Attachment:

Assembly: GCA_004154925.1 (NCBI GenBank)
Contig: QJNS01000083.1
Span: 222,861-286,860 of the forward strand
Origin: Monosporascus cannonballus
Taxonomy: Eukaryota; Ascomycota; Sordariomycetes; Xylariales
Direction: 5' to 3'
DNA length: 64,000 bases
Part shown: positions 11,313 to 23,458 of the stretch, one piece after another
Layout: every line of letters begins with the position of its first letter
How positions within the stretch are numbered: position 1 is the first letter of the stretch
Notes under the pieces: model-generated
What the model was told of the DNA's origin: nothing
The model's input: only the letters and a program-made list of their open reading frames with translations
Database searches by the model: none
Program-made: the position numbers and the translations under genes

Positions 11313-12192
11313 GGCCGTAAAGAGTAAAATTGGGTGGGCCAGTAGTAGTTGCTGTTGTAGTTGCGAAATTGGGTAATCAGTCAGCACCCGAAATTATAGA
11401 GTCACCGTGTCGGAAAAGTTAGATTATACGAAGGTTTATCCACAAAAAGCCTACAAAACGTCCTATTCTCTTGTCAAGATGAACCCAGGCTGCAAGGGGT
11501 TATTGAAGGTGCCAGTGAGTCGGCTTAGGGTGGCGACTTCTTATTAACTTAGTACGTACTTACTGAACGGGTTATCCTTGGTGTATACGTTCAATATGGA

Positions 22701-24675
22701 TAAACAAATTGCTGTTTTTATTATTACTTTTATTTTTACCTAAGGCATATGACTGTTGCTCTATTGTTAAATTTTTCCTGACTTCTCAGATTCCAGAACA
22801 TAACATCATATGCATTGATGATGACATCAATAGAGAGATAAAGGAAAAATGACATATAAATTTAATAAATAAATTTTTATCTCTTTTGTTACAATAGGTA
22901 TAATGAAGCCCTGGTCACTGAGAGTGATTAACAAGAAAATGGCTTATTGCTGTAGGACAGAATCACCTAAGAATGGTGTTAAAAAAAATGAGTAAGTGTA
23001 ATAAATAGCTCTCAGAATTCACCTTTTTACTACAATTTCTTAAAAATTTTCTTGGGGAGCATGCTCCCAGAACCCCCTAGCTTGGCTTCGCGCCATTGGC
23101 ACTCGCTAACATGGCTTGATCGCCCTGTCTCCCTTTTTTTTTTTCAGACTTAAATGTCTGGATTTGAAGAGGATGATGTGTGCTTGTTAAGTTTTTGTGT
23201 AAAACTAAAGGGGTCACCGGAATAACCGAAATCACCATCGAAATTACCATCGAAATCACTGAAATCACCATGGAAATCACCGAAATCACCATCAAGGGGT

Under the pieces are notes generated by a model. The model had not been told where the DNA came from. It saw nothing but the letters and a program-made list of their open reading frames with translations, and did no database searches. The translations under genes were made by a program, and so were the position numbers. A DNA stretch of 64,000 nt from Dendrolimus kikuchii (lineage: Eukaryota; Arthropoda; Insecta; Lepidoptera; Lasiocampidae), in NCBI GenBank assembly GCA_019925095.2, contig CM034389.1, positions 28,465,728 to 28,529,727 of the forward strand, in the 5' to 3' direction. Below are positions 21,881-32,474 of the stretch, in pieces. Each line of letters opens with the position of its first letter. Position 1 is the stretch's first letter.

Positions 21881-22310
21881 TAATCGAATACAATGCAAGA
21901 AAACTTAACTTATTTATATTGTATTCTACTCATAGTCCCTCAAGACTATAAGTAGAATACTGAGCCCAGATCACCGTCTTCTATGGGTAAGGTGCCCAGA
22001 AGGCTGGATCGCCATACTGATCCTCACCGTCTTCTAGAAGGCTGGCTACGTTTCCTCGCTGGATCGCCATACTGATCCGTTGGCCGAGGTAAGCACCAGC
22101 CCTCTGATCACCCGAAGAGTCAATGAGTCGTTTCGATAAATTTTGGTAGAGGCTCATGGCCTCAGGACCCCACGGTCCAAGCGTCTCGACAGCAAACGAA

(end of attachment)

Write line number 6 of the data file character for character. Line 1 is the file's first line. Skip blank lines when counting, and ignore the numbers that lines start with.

Direction: 5' to 3'